We haven't paid enough attention to the DC Comics line of Converse Chuck Taylors since the sneakers debuted at Comic-Con International 2010, and for this we are sorry. In addition to the handsome series of high quality footwear featuring DC characters, the initiative has also brought forth a brand new Catwoman comic drawn by none other than Cameron Stewart. The former artist of Ed Brubaker's celebrated run
I'm not gonna lie, folks: Ever since I reviewed the first issue of IDW's SuicideGirls comic, in which the Internet's favorite alt-porn pin-up site was recast as a gang of tattooed, bloodthirsty, katana-wielding terrorist revolutionaries, it has quickly become one of the comics I look forward to the most. How could it not? The whole thing was like a Russ Meyer fever dream rendered in the absolutely beautiful art of Cameron Stew
Back when I was a kid in the early '90s, there was a video game I liked down at the local arcade called Revolution X. It wasn't what you'd call very good, but what set it apart from similar rail shooters like Time Crisis was the plot, where a sinister organization called the New Order Nation had taken over the world, outlawed rock music and kidnapped Aerosmith, and the only way to make the world safe for Youth Culture was to shoot their dominatrix leader's helicopter with a machine gun that also launched exploding CDs.
I bring all this up b
In what is probably more than just an attempt to more credibly justify its booth at Comic-Con, Suicide Girls has teamed with IDW Publishing to create an official comic book based on the iconic and decidedly not-saf
I always approach tie-in comics with an element of suspicion. Even when the comic in question is connected to an existing fictional universe that was designed as a story first and foremost, and has pre-existing, likable characters -- something like Farscape or Doctor Who or Metalocalypse or Fraggle Rock -- I'm not initially hopeful that it will to live up to the source material, often out fear that it will be a hastily thrown together cash-grab meant to take more money from loyal fans of the franchise.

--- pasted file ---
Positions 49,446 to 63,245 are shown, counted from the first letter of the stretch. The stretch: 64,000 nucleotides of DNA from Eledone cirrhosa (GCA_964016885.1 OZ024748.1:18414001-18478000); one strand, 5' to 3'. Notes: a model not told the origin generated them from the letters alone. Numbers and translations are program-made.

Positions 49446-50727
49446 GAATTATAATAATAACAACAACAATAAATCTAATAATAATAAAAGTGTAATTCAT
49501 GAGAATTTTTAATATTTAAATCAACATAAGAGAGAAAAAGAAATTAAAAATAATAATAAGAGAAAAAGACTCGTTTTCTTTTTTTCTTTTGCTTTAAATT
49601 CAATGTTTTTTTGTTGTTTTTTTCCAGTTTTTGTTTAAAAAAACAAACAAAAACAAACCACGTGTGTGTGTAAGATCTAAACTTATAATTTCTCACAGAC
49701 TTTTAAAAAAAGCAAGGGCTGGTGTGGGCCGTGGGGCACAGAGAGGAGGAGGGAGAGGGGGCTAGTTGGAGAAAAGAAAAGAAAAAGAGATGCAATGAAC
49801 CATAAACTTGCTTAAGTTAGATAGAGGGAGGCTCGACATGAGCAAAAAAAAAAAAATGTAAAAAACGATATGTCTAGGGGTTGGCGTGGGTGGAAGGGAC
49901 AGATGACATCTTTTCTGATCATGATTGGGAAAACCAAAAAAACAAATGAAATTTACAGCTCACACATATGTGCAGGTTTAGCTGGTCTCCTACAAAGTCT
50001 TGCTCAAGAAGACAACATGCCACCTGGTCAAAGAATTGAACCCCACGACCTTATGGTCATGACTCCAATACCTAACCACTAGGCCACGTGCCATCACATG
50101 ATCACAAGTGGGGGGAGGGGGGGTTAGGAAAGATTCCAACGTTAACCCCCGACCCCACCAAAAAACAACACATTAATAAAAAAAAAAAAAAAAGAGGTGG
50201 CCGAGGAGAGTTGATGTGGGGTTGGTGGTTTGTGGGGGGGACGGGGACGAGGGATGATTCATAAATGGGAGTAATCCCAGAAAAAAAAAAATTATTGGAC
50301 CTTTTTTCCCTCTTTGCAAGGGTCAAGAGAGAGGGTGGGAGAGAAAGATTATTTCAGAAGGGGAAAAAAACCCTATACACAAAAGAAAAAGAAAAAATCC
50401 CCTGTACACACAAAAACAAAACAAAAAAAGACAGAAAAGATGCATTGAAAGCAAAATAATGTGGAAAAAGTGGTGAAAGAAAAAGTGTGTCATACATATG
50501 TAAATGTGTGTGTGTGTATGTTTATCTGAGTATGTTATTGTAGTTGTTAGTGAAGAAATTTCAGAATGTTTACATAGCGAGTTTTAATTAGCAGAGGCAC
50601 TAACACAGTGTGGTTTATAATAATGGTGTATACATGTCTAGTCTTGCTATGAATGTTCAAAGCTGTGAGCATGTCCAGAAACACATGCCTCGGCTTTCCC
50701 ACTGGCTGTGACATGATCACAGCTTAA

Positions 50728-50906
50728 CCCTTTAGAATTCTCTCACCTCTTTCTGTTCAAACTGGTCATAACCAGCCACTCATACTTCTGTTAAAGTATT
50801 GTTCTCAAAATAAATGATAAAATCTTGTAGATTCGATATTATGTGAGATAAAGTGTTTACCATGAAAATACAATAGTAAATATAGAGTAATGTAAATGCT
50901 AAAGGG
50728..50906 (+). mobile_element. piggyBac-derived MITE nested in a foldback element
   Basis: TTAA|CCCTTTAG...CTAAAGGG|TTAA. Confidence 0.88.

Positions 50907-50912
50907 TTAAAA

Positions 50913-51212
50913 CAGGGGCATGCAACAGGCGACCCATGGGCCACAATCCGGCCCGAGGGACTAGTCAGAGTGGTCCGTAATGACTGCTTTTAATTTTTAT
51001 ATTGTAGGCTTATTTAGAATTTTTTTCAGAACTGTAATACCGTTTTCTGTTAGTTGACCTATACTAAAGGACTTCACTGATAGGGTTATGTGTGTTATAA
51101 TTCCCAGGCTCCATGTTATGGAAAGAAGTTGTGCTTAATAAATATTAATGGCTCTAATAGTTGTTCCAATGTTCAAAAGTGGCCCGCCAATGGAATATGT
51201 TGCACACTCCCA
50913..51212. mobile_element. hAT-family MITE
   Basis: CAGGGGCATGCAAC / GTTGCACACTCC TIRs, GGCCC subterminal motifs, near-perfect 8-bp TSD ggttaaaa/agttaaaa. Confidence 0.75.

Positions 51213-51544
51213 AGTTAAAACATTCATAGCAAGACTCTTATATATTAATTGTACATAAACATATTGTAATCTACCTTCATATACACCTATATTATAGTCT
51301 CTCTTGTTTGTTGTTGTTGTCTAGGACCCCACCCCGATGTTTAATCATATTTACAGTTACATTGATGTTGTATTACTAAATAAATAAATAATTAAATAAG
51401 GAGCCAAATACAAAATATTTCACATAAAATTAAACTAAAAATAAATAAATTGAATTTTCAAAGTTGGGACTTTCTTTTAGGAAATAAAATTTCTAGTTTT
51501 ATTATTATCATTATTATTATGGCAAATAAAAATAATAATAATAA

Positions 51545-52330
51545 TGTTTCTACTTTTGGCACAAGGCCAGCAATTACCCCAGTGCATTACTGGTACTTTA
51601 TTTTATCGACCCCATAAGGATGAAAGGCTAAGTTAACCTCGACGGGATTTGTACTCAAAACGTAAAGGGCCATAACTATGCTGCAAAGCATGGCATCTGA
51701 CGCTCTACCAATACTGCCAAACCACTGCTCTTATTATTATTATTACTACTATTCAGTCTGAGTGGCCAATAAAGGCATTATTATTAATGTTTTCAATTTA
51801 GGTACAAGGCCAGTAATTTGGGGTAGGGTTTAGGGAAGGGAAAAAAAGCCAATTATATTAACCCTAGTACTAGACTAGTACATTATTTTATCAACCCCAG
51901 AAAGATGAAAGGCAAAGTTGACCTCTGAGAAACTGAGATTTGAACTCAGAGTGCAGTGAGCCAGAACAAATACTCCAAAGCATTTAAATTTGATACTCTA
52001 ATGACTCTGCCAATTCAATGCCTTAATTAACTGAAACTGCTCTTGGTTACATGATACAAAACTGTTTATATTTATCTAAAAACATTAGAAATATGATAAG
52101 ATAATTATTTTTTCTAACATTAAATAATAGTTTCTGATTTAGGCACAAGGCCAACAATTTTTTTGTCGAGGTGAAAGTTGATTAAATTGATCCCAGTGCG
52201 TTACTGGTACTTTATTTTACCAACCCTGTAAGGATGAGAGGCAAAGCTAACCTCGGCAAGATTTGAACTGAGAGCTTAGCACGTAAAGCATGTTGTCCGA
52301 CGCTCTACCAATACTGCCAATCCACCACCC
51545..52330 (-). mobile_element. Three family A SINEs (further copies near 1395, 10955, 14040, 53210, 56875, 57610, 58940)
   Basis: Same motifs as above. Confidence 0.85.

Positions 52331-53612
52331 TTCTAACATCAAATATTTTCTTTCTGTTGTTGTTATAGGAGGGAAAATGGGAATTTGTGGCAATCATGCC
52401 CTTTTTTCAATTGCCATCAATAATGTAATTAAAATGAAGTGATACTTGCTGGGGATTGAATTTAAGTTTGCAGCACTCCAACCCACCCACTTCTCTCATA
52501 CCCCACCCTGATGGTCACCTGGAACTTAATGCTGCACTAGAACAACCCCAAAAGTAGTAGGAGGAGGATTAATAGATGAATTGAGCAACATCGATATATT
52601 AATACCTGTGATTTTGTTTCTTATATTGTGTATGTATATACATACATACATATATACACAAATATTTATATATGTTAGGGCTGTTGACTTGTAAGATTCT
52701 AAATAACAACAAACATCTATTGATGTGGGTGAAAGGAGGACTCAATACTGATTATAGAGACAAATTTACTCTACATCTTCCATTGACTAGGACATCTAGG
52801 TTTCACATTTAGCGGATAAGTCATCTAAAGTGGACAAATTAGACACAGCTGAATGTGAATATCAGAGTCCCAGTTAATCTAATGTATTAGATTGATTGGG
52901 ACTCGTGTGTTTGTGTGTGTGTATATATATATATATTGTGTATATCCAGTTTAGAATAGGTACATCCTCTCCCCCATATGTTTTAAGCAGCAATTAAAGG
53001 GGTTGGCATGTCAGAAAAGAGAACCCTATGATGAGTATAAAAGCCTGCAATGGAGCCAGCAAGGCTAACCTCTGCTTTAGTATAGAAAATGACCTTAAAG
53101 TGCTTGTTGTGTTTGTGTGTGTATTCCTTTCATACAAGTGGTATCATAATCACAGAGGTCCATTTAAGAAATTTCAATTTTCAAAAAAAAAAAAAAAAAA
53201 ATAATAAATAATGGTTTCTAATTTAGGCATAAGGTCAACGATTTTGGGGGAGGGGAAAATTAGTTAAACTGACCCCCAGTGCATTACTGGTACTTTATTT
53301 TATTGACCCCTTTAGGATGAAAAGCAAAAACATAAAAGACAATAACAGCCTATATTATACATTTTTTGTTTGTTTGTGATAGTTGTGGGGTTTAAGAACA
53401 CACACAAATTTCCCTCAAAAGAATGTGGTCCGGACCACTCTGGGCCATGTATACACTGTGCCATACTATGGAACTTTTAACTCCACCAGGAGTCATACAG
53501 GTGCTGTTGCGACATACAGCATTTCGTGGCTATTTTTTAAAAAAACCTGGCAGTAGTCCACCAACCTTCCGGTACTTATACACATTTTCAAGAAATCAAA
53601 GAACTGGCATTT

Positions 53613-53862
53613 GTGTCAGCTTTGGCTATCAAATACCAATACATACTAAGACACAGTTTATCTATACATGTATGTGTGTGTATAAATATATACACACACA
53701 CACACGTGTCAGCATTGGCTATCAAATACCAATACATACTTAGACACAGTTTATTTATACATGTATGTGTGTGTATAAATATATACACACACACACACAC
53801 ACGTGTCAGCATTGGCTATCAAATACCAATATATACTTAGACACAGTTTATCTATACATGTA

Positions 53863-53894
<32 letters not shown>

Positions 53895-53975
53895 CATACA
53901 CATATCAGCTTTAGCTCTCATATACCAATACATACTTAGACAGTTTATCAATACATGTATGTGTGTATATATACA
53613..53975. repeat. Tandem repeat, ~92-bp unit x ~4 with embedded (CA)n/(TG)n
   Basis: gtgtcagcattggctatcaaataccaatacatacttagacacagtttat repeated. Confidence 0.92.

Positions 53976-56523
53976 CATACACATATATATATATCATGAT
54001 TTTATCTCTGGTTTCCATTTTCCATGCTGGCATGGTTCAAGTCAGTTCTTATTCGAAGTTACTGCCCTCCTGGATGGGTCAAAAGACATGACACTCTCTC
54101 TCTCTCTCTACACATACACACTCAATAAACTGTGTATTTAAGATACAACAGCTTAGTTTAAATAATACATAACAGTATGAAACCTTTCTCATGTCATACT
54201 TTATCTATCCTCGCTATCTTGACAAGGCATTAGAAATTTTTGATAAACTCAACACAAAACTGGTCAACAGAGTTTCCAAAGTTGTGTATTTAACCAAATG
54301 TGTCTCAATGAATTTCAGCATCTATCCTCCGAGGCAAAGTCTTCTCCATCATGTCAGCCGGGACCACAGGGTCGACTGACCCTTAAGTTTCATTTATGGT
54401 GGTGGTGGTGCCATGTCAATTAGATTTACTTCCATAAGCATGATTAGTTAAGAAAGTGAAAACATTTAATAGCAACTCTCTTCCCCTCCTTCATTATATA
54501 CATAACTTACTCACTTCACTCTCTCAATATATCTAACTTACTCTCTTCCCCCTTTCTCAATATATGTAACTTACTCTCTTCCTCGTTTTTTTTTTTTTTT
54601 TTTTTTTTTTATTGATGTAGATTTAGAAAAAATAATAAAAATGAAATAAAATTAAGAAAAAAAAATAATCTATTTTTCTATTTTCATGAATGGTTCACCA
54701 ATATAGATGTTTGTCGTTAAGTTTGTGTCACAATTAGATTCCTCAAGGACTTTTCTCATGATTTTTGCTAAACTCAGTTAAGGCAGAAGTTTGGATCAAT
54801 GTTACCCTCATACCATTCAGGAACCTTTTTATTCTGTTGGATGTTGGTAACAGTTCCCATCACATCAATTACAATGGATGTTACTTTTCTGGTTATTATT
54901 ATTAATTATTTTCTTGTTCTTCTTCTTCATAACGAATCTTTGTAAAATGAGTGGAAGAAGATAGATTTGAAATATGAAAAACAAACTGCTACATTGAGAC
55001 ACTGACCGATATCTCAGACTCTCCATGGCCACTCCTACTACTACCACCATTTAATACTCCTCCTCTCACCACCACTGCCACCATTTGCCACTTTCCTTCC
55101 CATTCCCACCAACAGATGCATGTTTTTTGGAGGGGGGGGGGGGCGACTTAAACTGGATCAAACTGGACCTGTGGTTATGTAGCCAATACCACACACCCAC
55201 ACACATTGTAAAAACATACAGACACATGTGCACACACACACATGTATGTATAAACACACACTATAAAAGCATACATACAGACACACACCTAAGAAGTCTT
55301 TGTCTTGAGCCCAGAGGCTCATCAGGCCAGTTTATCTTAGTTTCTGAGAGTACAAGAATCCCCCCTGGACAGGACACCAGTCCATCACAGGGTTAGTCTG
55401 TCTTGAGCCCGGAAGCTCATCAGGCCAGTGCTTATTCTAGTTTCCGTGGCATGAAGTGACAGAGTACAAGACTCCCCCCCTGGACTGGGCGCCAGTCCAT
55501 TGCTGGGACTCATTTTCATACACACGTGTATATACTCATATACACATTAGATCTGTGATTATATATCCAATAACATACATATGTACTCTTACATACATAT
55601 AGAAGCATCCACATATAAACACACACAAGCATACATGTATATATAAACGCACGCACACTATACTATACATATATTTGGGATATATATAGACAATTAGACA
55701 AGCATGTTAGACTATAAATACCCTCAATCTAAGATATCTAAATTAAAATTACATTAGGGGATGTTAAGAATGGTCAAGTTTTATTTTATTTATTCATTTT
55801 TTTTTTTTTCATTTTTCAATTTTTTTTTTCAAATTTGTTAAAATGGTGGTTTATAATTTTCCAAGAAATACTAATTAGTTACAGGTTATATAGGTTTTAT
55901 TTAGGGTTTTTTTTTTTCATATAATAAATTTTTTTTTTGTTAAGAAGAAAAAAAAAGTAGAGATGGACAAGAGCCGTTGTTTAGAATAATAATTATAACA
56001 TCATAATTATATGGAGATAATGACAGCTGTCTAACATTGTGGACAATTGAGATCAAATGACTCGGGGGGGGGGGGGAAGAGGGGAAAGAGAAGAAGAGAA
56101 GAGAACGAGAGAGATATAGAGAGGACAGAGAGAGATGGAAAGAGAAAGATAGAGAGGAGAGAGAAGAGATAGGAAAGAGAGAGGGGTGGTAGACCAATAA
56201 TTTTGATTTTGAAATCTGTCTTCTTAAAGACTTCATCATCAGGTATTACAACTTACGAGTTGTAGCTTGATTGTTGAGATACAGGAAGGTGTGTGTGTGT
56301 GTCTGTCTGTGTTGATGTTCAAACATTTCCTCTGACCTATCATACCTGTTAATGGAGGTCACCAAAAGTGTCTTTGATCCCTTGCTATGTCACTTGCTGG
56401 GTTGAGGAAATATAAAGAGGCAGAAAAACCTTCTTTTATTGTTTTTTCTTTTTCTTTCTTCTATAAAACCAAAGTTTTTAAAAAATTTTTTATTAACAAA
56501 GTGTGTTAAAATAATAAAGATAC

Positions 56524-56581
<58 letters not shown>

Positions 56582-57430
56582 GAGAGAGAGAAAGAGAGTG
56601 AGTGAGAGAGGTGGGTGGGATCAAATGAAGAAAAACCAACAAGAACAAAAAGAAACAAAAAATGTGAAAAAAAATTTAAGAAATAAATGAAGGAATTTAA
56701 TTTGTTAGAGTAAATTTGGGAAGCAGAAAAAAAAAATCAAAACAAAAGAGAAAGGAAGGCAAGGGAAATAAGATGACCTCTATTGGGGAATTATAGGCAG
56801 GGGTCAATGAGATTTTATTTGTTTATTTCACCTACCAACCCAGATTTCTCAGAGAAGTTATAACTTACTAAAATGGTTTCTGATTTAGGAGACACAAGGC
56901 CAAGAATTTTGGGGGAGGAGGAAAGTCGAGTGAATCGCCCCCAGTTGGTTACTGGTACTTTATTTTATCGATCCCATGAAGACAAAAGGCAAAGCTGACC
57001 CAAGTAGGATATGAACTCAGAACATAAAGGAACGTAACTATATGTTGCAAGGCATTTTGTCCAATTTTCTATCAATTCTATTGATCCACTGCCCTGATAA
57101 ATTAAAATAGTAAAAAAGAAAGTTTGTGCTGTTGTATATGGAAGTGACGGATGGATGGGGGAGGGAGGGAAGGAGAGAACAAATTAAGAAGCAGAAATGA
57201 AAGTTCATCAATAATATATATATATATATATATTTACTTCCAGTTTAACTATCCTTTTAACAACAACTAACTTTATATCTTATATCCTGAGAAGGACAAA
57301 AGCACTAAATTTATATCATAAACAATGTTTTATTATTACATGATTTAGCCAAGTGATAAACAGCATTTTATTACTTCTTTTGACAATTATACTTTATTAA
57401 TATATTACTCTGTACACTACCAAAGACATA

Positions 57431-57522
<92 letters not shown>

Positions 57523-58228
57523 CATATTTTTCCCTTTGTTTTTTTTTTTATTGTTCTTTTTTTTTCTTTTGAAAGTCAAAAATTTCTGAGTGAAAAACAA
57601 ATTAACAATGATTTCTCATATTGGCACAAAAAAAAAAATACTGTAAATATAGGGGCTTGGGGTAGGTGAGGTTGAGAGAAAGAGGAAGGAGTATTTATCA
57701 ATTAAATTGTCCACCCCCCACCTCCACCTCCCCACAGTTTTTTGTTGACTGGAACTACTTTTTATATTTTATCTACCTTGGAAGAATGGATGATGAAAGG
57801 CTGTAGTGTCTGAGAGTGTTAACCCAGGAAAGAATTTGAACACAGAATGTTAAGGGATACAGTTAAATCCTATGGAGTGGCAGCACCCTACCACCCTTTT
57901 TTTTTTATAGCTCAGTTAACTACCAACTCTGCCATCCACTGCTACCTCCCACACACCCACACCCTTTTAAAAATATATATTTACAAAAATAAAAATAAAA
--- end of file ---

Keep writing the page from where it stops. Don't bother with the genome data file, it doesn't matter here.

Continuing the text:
And so not only was this week's
This week, Grant Morrison's run on Batman and Robin concludes with the final chapter, "Black Mass." Since Return of Bruce Wayne #6 isn't coming out until next week, the exact details of the end of Bruce's journey through time and the true nature of Barbatos will have to go unanswered for now. In this i
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In the final issue of Grant Morrison's Batman and Robin, arguably the best reviewed comic book starring Batman since Frank Miller's The Dark Knight Returns in the 1980s, billionaire Bruce Wayne makes public something that has heretofore been one of the great secrets of DC Comics' Batman myth.
Today at The Source, DC put up a five-page preview of Batman and Robin #16, and as you might expect, the ComicsAlliance staff is pumped. This is, after all, the finale of Grant Morrison's run on the title before he kicks off Batman, Inc later this month, and with the awesome last page of Batman and Robin #15 leading into it, it looks like fans of the Caped Crusader are in for some good times.
But the interesting thing about this pa
Ubisoft's Assassin's Creed series breaks out of the video game medium and into the world of comic books with the forthcoming Assassin's Creed: The Fall, and co-creators Cameron Stewart and Karl Kerschl want you to learn everything there is to know about the assassin's code -- and they've made it easy on fans itching for more information, releasing a developer's diary video that details the creation process on the video game adaptation.The video, just over five minutes in length, begins with the comic's origin: the original mission statement